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Cell Biology: Less translational control, more memory

  1. Graham D Pavitt  Is a corresponding author
  1. University of Manchester, United Kingdom
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Cite this article as: eLife 2013;2:e00895 doi: 10.7554/eLife.00895

Abstract

A small molecule can enhance the memories of rats and mice by blocking the integrated stress response in these animals.

Main text

In the classic children’s book Mrs Frisby and the rats of NIMH, written by Robert C. O’Brien in 1971, Mrs Frisby is a field mouse aided by super-intelligent rats. In the story readers learn that scientists experimenting at the National Institute of Mental Health (NIMH) have injected rats and mice with chemicals to improve their memories. The chemicals work so well that the animals learn how to read and, ultimately, escape from the laboratory… Now Peter Walter of the University of California at San Francisco and colleagues, including Carmela Sidrauski of UCSF as first author, report that they have identified a small molecule that enhances the memory of mice and rats by blocking a highly-conserved pathway for the control of protein synthesis (Sidrauski et al., 2013).

The new study begins with research into a cellular pathway called the unfolded protein response (Figure 1; Walter and Ron, 2011). Many proteins are synthesised and folded in the endoplasmic reticulum, and when this organelle is under stress (that is, when it is unable to cope with its workload), three sensors (called PERK, IRE1 and ATF6) send signals to the rest of the cell to perform two tasks: to coordinate various ways of reducing the expression of genes, and to increase the protein folding capacity of the cell to meet demand. This two-pronged response involves changes at both the transcriptional level (in the cell nucleus) and the translational level (in the cytoplasm).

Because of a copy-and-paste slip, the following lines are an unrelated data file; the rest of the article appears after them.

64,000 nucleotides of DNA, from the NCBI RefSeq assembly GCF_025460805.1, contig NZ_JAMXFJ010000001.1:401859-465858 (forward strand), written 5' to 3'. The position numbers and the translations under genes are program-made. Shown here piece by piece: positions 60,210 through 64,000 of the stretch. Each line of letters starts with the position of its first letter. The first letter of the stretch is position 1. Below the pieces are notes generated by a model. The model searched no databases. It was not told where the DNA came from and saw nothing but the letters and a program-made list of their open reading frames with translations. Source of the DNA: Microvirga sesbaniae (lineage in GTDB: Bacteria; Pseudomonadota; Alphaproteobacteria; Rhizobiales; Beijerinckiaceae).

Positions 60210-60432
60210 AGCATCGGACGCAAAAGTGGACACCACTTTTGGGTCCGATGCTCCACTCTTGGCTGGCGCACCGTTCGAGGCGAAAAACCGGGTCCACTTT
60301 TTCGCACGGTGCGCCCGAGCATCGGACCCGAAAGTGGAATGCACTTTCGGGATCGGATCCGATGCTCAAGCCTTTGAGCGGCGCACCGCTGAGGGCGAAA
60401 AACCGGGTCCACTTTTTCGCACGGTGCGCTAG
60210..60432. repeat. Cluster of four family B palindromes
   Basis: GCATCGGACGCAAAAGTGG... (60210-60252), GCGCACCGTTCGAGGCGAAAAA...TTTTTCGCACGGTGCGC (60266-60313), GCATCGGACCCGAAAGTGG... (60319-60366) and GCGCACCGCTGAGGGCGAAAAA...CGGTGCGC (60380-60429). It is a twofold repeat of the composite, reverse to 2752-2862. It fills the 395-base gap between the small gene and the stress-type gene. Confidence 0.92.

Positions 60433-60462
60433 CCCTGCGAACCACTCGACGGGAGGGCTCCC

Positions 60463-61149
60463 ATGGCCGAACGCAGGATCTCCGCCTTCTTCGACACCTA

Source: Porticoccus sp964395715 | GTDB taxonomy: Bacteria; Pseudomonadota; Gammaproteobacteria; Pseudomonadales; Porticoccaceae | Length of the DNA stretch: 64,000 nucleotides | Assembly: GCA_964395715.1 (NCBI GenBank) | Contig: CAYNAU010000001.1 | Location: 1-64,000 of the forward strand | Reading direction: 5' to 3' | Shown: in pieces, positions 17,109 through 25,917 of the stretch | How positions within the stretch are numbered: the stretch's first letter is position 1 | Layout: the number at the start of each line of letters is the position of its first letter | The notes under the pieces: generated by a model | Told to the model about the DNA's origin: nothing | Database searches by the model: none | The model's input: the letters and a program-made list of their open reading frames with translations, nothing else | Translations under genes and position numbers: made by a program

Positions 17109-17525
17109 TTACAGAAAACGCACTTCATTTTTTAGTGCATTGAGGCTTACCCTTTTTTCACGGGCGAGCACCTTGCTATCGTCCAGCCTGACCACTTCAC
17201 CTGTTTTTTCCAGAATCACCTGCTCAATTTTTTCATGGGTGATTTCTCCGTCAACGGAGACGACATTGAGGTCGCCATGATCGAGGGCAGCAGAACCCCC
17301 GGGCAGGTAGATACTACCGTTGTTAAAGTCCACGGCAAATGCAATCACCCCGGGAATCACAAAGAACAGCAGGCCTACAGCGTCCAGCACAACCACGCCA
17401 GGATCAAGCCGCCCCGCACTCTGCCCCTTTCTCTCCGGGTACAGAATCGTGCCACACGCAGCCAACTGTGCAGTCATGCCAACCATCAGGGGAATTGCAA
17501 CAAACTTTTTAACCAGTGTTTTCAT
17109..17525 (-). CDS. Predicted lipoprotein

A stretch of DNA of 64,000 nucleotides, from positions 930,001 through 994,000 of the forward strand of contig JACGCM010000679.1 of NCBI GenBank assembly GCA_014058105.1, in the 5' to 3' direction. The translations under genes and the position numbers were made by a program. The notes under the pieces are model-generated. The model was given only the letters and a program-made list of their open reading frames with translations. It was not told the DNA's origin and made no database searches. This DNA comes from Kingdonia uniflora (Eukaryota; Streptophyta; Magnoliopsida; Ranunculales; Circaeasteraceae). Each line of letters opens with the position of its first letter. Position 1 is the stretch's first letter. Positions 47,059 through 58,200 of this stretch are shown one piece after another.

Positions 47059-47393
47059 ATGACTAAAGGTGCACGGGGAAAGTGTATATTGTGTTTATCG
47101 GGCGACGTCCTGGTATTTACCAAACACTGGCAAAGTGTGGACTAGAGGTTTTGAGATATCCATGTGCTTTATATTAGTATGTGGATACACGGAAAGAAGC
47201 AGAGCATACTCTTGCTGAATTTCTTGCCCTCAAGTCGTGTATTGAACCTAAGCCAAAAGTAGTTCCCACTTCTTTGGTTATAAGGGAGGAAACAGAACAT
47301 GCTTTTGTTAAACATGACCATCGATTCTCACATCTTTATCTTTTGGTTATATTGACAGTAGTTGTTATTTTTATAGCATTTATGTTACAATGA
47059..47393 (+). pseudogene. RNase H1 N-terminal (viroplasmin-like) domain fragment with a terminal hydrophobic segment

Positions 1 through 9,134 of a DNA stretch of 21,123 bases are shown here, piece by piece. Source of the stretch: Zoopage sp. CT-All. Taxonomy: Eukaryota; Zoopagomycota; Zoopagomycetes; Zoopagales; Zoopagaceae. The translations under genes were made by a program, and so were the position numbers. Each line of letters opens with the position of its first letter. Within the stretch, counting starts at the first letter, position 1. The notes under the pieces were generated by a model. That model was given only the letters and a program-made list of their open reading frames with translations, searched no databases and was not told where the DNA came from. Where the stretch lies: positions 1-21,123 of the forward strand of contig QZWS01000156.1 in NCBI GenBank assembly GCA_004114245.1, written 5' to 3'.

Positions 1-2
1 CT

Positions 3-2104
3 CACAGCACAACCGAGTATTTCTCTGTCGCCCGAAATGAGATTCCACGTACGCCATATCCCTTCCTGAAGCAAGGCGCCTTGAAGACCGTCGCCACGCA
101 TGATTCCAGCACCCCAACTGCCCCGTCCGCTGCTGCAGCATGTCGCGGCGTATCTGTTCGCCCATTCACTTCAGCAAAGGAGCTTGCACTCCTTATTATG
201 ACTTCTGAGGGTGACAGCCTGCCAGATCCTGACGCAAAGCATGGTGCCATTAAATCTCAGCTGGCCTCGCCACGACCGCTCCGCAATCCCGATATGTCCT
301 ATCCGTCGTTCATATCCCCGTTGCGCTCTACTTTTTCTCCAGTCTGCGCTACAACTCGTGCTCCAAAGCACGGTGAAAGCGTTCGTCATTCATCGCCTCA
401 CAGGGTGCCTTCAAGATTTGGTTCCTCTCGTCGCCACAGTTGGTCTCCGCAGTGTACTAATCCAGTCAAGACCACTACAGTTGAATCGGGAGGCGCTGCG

Cells respond to stress through the unfolded protein response (UPR; right)—which is caused by high levels of unfolded or misfolded proteins—and the integrated stress response (ISR; left)—which has multiple activators. ISRIB is a small molecule that acts at the intersection of these two responses. UPR stress sensors (blue ovals) localized at the endoplasmic reticulum (ER) and ISR kinases (purple text) receive stress signals (not shown) and relay these (blue arrows) to the cytoplasm and nucleus to reduce the expression of genes. The PERK pathway is involved in both responses; the signal from IRE1 is relayed via a protein called XBP1. ISRIB acts downstream of the phosphorylation of eIF2 (eIF2(αP)) and upstream of the activation of ATF4 (green arrow) and the repression of bulk protein synthesis (red down arrow). Sidrauski et al. show that ISRIB also enhances memory in rats and mice.